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It was a really bad month for the internet

If these past few weeks felt like the sky was falling, you weren’t alone.

In the past month there were several major internet outages affecting millions of users across the world. Sites buckled, services broke, images wouldn’t load, direct messages ground to a halt and calendars and email were unavailable for hours at a time.

It’s not believed any single event tied the outages together, more so just terrible luck for all involved.

It started on June 2 — a quiet Sunday — when most weren’t working. A massive Google Cloud outage took out service for most on the U.S. east coast. Many third-party sites like Discord, Snap and Vimeo, as well as several of Google’s own services, like Gmail and Nest, were affected.

A routine but faulty configuration change was to blame. The issue was meant to be isolated to a few systems but a bug caused the issue to cascade throughout Google’s servers, causing gridlock across its entire cloud for more than three hours.

On June 24, Cloudflare dropped 15% of its global traffic during an hours-long outage because of a network route leak. The networking giant quickly blamed Verizon (TechCrunch’s parent company) for the fustercluck. Because of inherent flaws in the border gateway protocol — which manages how internet traffic is routed on the internet — Verizon effectively routed an “entire freeway down a neighborhood street,” said Cloudflare in its post-mortem blog post. “This should never have happened because Verizon should never have forwarded those routes to the rest of the Internet.”

Amazon, Linode and other major companies reliant on Cloudflare’s infrastructure also ground to a halt.

A week later, on July 2, Cloudflare was hit by a second outage — this time caused by an internal code push that went badly. In a blog post, Cloudflare’s chief technology officer John Graham-Cumming blamed the half-hour outage on a rogue bit of “regex” code in its web firewall, designed to prevent its customer sites from getting hit by JavaScript-based attacks. But the regex code was bad and caused its processors to spike across its machines worldwide, effectively crippling the entire service — and any site reliant on it. The code rollback was swift, however, and the internet quickly returned to normal.

Google, not wanting to out-do Cloudflare, was hit by another outage on July 2 thanks to physical damage to a fiber cable in its U.S. east coast region. The disruption lasted for about six hours, though Google says most of the disruption was mitigated by routing traffic through its other data centers.

Then, Facebook and its entire portfolio of services — including WhatsApp and Instagram — stumbled along for eight hours during July 3 as its shared content delivery network was hit by downtime. Facebook took to Twitter, no less, to confirm the outage. Images and videos across the services wouldn’t load, leaving behind only the creepy machine learning-generated descriptions of each photo.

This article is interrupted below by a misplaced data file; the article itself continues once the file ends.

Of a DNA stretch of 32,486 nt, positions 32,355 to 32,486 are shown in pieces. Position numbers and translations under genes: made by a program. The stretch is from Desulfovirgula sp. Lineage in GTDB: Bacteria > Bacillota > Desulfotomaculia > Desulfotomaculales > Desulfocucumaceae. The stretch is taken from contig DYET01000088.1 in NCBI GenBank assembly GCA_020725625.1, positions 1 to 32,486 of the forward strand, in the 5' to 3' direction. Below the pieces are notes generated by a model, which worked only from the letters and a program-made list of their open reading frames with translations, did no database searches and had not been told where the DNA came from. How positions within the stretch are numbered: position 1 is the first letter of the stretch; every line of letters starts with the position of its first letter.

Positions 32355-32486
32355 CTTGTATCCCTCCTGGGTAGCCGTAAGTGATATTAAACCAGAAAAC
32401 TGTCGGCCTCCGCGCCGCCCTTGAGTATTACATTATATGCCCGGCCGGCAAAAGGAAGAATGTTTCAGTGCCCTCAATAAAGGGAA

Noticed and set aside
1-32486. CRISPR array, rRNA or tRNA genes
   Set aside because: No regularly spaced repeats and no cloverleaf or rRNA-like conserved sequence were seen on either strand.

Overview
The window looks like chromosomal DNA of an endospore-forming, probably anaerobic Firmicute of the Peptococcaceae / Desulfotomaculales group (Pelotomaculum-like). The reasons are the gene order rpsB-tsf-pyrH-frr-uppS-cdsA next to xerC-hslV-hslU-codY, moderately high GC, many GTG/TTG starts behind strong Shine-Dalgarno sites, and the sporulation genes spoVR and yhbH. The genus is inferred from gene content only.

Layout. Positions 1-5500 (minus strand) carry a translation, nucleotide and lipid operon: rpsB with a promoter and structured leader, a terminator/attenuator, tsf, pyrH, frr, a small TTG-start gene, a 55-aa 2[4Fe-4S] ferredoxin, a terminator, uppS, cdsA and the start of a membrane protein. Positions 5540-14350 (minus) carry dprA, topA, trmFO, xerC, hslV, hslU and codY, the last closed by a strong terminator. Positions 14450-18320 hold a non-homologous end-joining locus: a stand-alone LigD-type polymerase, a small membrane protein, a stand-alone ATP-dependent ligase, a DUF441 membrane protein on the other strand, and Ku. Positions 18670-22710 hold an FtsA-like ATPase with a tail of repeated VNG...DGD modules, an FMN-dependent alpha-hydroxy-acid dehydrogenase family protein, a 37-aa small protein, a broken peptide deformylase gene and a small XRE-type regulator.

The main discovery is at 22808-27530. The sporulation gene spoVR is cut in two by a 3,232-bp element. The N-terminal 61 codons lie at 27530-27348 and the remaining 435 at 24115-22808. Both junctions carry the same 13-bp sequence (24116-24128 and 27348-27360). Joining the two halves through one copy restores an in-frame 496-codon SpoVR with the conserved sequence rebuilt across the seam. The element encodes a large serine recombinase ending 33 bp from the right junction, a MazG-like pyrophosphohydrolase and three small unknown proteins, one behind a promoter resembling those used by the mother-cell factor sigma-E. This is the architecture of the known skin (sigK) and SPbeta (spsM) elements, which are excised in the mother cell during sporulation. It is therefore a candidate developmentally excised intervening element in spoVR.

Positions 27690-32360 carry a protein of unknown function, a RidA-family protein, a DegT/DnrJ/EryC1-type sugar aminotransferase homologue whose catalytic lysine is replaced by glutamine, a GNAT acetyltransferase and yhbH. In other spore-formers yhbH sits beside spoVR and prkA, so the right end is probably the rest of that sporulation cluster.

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Instagram was one of the many Facebook-owned services hit by an outage this week, with several taking to Twitter noting the automatic tagging and categorization of images (Image: Derek Kinsman/Twitter)

At about the same time, Twitter too had to face the music, admitting in a tweet that direct messages were broken. Some complained of “ghost” messages that weren’t there. Some weren’t getting notified of new messages at all.

Then came Apple’s turn. On July 4, iCloud was hit by a three-hour nationwide outage, affecting almost every part of its cloud-based service — from the App Store, Apple ID, Apple Pay and Apple TV. In some cases, users couldn’t access their cloud-based email or photos.

According to internet monitoring firm ThousandEyes, the cause of the outage was yet another border gateway protocol issue — similar to Cloudflare’s scuffle with Verizon.

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Apple’s nondescript outage page; it acknowledges issues, but not why or for how long (Image: TechCrunch)

It was a rough month for a lot of people. Points to Cloudflare and Google for explaining what happened and why. Less so to Apple, Facebook and Twitter, all of which barely acknowledged their issues.

What can we learn? For one, internet providers need to do better with routing filters, and, secondly, perhaps it’s not a good idea to run new code directly on a production system.

These past few weeks have not looked good for the cloud, shaking confidence in the many reliant on hosting giants — like Amazon, Google and more. Although some quickly — and irresponsibly and eventually wrongly — concluded the outages were because of hackers or threat actors launching distributed denial-of-service attacks, it’s always far safer to assume that an internal mistake is to blame.

But for the vast majority of consumers and businesses alike, the cloud is still far more resilient — and better equipped to handle user security — than most of those who run their own servers in-house.

The easy lesson is to not put all your eggs in one basket — or your data in a single cloud. But as this month showed, sometimes you can be just plain unlucky.

Google’s Cloud outage is resolved, but it reveals the holes in cloud computing’s atmosphere

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